Written by Carol Christen
Monday, 12 July 2010 14:14

Lisa_profile_pix   Interested in teaching high school?   A         profile of social studies teacher Alisa Harvey, with basic information interview questions was in the first edition of...Parachute for Teens.  Read below for her thoughts about her job now that she has seven years of experience.

   Alisa is one of those special teachers who not only loves what she does, but goes more than an extra mile to help her students. 

  Ms. Harvey with one of her students.

Name:  Alisa Harvey        Age: 33         Job title:  Social Studies Teacher       Salary:  $45,000*

Field:  Education       Employer:  Beaverton (OR) School District    Degree:  MAT (Masters in Teaching)

Cost of training:  $40,000                        Website:  http://sites.google.com/site/alisaharveyonline/home

What tasks to you do most often?   Checking daily homework assignments and  preparing copies of handouts before class.  I’ve developed a teacher website, which I update daily. I use it to stay organized and keep in touch with students and parents. 

Do you still enjoy your work?   A lot of new teachers burn out in the first three years.  Fortunately, this is my seventh year and I’m still in love with my career.  Sure, it’s challenging, but I have more skills and better experience to cope with the problems I face in the classroom.  This job suits me.  When I was a fundraiser and event planner working in local non-profits, I knew that I wasn’t going to be happy in the long run.  I never worry about that now.  When I get burned out or discouraged, I know that summer vacation will rejuvenate me and help me focus on my priorities again.

Is your job a dream job for you?  Teaching is my dream job, but the circumstances are never ideal.  New initiatives, budget cuts, and students who need our help more than ever before mean that we’re pulled in many different directions.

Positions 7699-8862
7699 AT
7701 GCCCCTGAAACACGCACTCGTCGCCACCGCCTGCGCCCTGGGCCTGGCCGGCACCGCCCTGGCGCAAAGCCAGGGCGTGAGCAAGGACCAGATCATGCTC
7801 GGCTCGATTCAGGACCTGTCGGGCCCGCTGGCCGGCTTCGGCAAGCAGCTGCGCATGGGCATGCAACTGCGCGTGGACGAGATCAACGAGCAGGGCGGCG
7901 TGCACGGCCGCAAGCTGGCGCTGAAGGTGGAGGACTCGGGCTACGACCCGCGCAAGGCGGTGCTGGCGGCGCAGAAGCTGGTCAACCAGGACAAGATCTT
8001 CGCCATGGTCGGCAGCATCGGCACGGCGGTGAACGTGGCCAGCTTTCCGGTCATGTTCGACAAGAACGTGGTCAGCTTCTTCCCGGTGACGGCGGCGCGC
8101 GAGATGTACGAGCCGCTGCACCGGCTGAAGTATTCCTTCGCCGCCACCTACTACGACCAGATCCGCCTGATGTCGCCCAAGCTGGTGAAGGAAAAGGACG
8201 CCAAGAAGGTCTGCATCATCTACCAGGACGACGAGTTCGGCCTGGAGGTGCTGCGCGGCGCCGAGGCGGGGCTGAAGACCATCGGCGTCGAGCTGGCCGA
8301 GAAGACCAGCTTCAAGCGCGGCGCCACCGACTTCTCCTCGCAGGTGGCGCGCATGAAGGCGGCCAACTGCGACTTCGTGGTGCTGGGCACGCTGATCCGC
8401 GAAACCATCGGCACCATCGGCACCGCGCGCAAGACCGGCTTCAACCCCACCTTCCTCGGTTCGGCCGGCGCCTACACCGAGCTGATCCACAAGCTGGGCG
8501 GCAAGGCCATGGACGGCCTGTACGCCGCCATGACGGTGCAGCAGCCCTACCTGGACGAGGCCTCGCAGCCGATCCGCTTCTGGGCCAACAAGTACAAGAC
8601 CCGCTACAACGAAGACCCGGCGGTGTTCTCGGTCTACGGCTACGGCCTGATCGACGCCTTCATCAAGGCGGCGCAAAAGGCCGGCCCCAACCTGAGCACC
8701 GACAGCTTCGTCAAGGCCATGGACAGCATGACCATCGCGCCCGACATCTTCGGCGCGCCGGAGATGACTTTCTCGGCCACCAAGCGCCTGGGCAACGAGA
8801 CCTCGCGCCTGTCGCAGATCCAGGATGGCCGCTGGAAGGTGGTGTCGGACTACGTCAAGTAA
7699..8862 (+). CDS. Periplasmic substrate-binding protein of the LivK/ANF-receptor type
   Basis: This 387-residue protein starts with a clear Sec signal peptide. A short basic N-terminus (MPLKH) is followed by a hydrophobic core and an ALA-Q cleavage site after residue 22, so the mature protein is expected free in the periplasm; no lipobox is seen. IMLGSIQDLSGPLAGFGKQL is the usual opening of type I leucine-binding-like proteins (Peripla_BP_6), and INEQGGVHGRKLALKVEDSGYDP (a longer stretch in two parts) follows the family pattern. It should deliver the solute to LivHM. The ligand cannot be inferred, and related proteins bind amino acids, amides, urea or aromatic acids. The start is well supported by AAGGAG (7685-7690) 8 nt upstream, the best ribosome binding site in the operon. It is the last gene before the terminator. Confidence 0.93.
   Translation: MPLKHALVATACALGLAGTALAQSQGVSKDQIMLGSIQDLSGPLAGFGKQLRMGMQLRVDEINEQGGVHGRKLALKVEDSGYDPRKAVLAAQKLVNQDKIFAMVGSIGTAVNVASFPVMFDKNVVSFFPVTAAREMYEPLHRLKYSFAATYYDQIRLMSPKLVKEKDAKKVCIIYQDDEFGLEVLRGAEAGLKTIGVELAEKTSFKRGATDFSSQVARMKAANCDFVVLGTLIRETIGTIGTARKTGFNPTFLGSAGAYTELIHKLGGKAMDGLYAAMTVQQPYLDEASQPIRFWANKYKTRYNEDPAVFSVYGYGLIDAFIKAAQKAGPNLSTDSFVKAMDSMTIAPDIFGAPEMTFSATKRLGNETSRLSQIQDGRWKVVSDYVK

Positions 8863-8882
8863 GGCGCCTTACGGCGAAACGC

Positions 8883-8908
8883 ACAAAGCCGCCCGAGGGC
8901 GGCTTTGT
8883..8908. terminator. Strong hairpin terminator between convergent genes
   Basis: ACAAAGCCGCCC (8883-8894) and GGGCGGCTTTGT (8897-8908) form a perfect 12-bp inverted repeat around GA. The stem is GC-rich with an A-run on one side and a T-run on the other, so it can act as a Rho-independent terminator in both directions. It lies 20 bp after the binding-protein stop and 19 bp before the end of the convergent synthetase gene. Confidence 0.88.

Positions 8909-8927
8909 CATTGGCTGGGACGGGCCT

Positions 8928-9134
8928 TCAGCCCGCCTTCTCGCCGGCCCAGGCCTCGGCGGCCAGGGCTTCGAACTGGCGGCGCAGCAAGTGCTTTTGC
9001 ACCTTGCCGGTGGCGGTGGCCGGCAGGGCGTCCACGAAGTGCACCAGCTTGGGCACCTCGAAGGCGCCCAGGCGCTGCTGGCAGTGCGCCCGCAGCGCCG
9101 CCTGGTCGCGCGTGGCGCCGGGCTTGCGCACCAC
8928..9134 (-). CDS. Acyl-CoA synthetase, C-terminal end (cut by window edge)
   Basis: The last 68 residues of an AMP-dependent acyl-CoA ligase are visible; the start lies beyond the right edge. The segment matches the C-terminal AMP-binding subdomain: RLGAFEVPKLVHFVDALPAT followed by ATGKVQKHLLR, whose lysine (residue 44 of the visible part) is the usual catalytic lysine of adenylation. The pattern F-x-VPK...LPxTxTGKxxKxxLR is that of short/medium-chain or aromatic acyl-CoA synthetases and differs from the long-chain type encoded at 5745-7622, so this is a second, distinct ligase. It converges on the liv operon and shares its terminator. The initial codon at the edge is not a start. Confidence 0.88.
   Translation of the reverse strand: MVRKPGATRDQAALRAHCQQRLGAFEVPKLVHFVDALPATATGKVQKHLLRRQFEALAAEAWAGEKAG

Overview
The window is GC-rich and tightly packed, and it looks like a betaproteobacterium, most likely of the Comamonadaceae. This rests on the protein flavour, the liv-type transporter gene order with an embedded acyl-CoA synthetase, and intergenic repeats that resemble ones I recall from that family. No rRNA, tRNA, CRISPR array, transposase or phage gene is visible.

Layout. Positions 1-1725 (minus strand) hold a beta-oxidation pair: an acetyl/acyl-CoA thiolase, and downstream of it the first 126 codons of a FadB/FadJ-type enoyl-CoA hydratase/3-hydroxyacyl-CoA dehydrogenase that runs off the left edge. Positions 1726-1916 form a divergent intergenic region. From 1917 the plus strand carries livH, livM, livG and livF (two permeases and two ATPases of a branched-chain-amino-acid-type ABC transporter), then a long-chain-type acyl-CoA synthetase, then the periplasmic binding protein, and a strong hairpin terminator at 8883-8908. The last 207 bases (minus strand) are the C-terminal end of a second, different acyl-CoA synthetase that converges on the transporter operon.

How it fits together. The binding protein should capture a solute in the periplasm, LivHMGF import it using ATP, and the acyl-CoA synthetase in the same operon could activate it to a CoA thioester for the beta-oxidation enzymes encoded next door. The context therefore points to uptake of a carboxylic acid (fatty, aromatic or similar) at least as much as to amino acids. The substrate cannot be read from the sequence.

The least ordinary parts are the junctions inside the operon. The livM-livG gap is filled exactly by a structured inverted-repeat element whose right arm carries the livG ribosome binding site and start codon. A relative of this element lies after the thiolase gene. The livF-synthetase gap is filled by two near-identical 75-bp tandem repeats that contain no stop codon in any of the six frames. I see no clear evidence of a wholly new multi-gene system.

In your first interview, you made some predictions about your field.  Which ones have happened? I have seen many new initiatives in my field since I became a teacher seven years ago.  When I began, “small schools” were the model.  Literacy was a strong focus in every discipline for many years.  Now, we’re talking more about assessment.  Our school is moving toward a “proficiency” model of assessment, so that every kid can demonstrate core skills before they graduate.

What are the current issues and challenges in your field?  Funding public education will always be a challenge.  The current economic recession has forced my district into a 2-year hiring freeze, and we have several “furlough” days this year.  There is a distinct possibility that our school year will be shortened by 10-15 days, if the state legislature is unable to plug the state’s budget hole.  With all these changes, our students suffer.

Where do you see your career going in the next 5 years?  Although I enjoy being in the classroom, I’ll be ready for another professional challenge in a couple of years.  I might like to coordinate our school’s International Baccalaureate (IB) program, or work at the district office as a Teacher on Special Assignment (TOSA).  These job opportunities allow educators to take a break from teaching responsibilities, while learning new skills and experiences.  But I always see myself returning to the classroom.  Last year, I mentored a teaching intern who was pursuing her Masters in Teaching at a local liberal arts college.  It was a valuable and rewarding experience, because I had to think about what I was doing and try to teach those skills to a new professional.  I’d like to mentor again in the future.

Has your ultimate career goal changed?  No, I would be thrilled to work at the same school for 30 years and retire from Beaverton School District.

Have you used social networking in a job search?  No.

*Authors note:  That teachers as good as Alisa are making $45,000--after seven years on the job is criminal--and exhibit A for the displaced values of our society.  Alisa is bright, skilled and dedicated.  In any other field, she would be making double her salary.